Insurance Authority’s Cheung on HK’s regulatory pathJuly 9 2020 by Yvonne Lau
- Belt and Road
- Greater Bay Area
- IFRS 17
- Risk Based Capital
- Hong Kong
Despite the impact of recent events, from a pandemic to political tensions, Hong Kong’s Insurance Authority (IA) remains confident in the SAR’s market opportunities.
Last month, the IA’s chairman Moses Cheng acknowledged the challenges faced by the SAR. Cheng reiterated, however, that cross-border initiatives will bring “huge new opportunities” moving forward.
InsuranceAsia News (IAN) spoke with Clement Cheung, chief executive of the Insurance Authority, to find out more about the regulatory road ahead for Hong Kong.
Cheung gave insight into the IA’s progress in rolling out the new regulatory regime — and developments on the implementation of RBC and IFRS 17. He also spoke on leveraging Hong Kong’s advantages to shape the city as an ILS hub.
The Authority has been an important conduit in advocating for cross-border initiatives between Hong Kong and the mainland. Cheung offered perspective on how the regulator is helping the city prepare for its role in the Greater Bay Area (GBA) project.
InsuranceAsia News (IAN): What have been the greatest challenges in rolling out the IA’s intermediary regulatory regime?
Cheung: The IA took over from three ‘self-regulatory organisations the responsibility for direct regulation of over 120,000 insurance intermediaries in Hong Kong on September 23 2019; the scope of which covers granting licences, handling complaints, conducting inspections and investigations, and imposing disciplinary sanctions where applicable. A new team has to be established, trained and motivated to undertake this mammoth task.
As product structure and distribution channels become more complex and sophisticated, there is growing expectation among consumers for quality advice. It’s therefore necessary to elevate the educational, professional and ethical standards for insurance intermediaries which are enshrined in a set of bespoke rules, codes and guidelines. The entire suite of regulatory instruments has to go through a meticulous process of drafting, consultation and implementation.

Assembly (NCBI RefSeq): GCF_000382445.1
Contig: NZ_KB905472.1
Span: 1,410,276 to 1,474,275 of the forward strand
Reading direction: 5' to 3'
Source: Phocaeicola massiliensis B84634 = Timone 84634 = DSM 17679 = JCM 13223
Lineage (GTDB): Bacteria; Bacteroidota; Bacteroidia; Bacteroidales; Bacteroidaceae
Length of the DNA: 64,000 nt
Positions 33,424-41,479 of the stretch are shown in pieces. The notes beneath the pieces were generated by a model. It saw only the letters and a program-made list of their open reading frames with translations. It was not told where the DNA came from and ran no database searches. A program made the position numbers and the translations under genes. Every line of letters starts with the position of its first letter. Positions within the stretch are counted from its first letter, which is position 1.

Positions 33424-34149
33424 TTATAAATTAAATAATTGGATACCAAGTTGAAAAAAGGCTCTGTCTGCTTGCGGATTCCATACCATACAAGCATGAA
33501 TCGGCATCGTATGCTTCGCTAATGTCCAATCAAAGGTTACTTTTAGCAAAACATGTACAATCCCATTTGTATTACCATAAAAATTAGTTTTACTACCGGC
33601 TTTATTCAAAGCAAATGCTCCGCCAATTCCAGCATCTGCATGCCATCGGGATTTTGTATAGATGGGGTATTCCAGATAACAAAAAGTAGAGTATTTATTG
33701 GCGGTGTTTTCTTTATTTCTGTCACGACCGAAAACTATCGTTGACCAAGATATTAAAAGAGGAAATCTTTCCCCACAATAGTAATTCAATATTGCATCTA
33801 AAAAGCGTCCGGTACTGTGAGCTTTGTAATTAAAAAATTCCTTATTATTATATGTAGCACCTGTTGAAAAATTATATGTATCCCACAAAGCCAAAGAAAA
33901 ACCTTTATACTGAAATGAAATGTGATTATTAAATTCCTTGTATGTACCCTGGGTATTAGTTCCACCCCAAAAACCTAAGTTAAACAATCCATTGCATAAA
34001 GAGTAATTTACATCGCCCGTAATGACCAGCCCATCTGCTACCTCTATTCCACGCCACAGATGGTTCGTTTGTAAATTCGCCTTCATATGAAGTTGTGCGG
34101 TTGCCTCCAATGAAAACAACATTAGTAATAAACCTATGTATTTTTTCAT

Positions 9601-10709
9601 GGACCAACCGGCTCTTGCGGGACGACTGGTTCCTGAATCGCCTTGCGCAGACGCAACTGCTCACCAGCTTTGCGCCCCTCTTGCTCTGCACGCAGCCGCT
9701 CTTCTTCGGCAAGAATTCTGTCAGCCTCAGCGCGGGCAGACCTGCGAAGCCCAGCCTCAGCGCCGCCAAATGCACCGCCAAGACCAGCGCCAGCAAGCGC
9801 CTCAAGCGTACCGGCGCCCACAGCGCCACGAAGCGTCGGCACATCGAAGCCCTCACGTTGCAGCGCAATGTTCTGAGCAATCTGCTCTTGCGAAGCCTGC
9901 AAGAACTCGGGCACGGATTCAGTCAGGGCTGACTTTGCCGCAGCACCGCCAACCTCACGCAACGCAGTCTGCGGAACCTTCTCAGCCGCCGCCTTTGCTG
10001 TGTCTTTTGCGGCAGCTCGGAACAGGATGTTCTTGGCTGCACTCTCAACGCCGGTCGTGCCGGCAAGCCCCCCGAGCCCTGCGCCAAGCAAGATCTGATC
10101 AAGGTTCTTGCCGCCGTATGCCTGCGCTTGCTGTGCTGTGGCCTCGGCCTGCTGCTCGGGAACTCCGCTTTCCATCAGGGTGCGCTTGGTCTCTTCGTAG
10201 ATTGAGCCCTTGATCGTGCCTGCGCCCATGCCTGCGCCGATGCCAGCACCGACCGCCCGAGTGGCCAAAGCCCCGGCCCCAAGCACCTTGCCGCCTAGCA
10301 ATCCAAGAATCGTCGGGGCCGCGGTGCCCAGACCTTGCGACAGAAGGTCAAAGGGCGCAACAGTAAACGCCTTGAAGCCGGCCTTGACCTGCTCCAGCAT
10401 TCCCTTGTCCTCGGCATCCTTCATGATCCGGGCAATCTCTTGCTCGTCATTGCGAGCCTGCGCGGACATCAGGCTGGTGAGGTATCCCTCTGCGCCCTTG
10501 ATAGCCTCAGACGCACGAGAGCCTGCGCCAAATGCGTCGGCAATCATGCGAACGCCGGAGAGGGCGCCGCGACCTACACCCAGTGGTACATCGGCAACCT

The smooth transition is a key milestone for the insurance industry in Hong Kong that heralds enhanced talent development and conduct supervision which translate naturally into better protection of policy holders. Part of this challenging exercise also involves the commissioning of an electronic platform for licence applications, submission of returns and updating of personal particulars to be done in a paperless way.
IAN: Are there any updates on the implementation of RBC and IFRS 17 in Hong Kong?
Cheung: On the risk-based capital (RBC) regime, the third round of quantitative impact studies was completed at the end of 2019, paving way for stakeholder consultation on the draft capital rules under pillar one. In respect of pillar two’s governing qualitative aspects, the ‘Guideline on Enterprise Risk Management’ has come into effect since January 2020 which mandates the submission of ‘own risk and solvency assessment’ reports. Preparatory work on pillar three concerning disclosure will commence later in 2020.